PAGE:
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Which factors lead to obesity?

While there are clear health risks to being overweight or obese, the solution most often proposed—diet and weight loss—oversimplifies complex realities. We live in a world where highly processed, refined foods are cheap and readily available. Processed foods are far more profitable to the food industry than whole, unprocessed foods, and advertisements incessantly push fast food, soft drinks, and other high-calorie, low-quality products. The government subsidizes the production of grains, including corn and wheat, which are used primarily to make corn sweeteners and refined carbohydrates, but not far healthier foods such as fruits, vegetables, beans, and nuts, creating artificially low prices for the foods that are the worst for us.

In addition, people's exercise and activity levels have radically declined. Changing technologies and lifestyles mean that fewer people engage in sustained physical activities. Television, computers, the lack of public safety in cities, suburban sprawl, and cuts in physical education programs in schools mean that many of us spend the vast majority of our days sitting. This is in stark contrast to only 50 years ago, when most labor was manual and the chores of everyday living demanded that people moved their bodies throughout the day. These factors, along with other economic realities and food politics, have translated into greater numbers of overweight or obese people. In 1980, just under half of U.S. adults were overweight; by 2000, this figure had jumped to 64.5 percent. Dieting is a big industry in North America, with estimated annual revenues of $35 to $50 billion. Many of us struggle endlessly with our weight. Yet this chronic dieting has not slowed the rise in the number of Americans classified as overweight or obese. Dieting is notoriously unsuccessful at producing substantial long-term weight loss: the majority of people who lose weight regain it within five years. In addition, preoccupation with thinness and dieting are risk factors for the development of serious eating disorders.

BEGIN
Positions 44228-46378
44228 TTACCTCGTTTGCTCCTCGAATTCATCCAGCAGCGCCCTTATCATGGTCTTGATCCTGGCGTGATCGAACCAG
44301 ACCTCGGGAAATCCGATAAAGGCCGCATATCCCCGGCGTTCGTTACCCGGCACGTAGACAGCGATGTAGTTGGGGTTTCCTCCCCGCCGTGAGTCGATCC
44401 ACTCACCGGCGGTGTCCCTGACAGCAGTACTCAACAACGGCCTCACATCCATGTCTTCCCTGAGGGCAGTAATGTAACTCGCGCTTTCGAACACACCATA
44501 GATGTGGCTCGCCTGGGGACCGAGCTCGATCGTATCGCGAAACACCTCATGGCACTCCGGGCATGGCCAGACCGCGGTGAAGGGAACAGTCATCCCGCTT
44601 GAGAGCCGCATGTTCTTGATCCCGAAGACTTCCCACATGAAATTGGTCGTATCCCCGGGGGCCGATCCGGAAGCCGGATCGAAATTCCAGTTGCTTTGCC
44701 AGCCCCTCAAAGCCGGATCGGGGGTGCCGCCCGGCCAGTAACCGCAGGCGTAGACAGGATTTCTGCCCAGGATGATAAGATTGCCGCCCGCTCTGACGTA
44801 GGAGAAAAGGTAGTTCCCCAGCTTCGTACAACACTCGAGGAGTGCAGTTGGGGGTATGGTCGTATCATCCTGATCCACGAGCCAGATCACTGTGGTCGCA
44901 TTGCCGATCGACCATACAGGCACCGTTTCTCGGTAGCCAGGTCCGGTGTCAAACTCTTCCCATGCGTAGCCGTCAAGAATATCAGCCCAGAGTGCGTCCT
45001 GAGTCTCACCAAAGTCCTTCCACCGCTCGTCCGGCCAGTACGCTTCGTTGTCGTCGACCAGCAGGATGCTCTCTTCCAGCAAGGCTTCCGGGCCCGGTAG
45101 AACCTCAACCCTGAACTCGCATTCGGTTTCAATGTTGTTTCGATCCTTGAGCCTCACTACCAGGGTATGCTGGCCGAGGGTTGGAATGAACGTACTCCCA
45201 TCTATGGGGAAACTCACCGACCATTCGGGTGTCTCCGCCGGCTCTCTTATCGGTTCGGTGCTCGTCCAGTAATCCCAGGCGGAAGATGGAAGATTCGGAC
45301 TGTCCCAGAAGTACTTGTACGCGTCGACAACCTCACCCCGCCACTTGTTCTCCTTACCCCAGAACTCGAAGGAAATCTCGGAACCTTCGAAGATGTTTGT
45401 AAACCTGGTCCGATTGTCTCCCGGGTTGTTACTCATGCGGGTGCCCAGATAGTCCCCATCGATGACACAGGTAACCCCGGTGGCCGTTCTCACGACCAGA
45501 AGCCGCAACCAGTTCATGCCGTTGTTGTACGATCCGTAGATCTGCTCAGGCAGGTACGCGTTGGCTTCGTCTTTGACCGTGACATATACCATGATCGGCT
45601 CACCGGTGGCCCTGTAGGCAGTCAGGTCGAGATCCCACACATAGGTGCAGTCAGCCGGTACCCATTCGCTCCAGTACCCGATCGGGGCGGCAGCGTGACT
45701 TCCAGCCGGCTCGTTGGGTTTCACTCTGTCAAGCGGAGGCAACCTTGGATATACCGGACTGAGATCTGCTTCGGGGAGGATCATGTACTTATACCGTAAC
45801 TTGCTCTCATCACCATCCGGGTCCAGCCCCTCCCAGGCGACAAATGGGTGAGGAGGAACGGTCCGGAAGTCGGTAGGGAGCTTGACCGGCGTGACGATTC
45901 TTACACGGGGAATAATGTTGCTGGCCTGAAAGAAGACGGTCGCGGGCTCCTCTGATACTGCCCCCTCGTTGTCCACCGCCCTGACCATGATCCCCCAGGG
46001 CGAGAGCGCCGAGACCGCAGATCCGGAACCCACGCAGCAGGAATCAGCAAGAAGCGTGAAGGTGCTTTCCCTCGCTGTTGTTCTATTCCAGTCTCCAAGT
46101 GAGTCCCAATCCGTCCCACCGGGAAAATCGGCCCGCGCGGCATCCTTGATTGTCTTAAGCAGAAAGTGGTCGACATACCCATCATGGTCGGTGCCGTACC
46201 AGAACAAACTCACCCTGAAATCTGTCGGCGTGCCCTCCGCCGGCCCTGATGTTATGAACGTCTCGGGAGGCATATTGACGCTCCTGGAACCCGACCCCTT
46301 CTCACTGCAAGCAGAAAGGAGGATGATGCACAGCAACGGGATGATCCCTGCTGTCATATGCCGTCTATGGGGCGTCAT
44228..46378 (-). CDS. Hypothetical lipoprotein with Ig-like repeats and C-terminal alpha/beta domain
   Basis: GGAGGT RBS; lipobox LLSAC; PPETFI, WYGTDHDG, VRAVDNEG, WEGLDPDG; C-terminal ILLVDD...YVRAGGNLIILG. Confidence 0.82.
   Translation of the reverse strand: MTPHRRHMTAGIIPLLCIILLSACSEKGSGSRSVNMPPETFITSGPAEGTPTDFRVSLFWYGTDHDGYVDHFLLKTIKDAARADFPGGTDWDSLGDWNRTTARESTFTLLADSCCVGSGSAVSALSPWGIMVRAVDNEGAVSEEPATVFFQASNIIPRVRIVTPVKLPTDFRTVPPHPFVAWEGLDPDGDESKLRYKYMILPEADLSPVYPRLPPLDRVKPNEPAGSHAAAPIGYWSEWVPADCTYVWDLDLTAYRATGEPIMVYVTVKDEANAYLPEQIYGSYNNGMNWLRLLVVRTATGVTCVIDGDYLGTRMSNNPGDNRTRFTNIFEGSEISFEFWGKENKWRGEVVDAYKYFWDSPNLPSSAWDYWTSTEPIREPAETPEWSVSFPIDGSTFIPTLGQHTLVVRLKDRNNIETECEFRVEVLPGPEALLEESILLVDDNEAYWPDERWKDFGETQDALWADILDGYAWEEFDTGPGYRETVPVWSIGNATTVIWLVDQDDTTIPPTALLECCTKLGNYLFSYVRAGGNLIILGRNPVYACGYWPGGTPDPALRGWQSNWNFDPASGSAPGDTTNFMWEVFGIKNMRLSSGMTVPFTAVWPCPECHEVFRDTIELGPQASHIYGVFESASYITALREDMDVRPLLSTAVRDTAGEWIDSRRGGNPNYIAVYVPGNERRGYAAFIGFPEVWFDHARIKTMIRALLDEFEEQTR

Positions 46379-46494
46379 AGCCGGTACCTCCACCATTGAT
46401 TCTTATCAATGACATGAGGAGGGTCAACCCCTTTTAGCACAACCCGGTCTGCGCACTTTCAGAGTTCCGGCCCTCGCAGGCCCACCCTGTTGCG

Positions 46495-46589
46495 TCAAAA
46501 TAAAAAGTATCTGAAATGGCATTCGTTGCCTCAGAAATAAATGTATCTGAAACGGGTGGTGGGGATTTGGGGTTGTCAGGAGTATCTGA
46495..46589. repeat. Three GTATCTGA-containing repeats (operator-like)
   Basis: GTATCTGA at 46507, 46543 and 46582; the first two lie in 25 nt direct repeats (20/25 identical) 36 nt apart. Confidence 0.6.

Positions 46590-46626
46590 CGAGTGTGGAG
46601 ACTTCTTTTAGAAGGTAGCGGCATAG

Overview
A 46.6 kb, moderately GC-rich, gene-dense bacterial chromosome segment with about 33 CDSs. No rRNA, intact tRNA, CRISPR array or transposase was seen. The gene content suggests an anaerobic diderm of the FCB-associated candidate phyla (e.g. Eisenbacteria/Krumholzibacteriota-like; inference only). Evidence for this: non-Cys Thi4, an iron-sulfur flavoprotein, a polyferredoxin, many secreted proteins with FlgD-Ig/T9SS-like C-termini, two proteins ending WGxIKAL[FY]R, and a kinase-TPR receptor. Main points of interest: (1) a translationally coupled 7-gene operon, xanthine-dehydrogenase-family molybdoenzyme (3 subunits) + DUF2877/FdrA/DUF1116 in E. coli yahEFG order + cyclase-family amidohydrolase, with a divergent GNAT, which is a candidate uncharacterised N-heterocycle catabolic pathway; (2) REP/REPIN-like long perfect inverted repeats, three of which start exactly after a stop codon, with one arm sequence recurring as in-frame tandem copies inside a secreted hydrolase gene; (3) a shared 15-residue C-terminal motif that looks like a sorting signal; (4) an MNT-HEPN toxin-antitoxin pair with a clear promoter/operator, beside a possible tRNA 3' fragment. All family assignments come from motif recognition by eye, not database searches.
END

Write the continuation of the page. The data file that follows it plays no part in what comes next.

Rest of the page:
Our Bodies, Ourselves: Menopause

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Our Bodies, Ourselves: Menopause

FROM THE EDITORS OF THE CLASSIC "BIBLE OF WOMEN'S HEALTH," A TRUSTWORTHY, UP-TO-DATE GUIDE TO HELP EVERY WOMAN NAVIGATE THE MENOPAUSE TRANSITION For decades, millions of women have relied on Our...
Marjorie Nolan Cohn
Nutrition & Dietetics

Binge eating is when someone consumes a very large number of calories in an episode of binging. Constant episodes of compulsive overeating may lead to a person becoming overweight or even obese, although there are individuals who still maintain a normal weight. Over time, compulsive eating or bingeing usually leads to weight gain. The most common type of food that bingers turn to during binges is “junk food,” or food that is high in empty calories, carbohydrates, fat and sugar. During a typical binge, the average person can consume as many as many as 2,000 to 3,000 calories. A single binge can be as much as 20,000 calories. This frequent consumption of massive amounts of calories inevitably leads to weight gain.

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Important: This content reflects information from various individuals and organizations and may offer alternative or opposing points of view. It should not be used for medical advice, diagnosis or treatment. As always, you should consult with your healthcare provider about your specific health needs.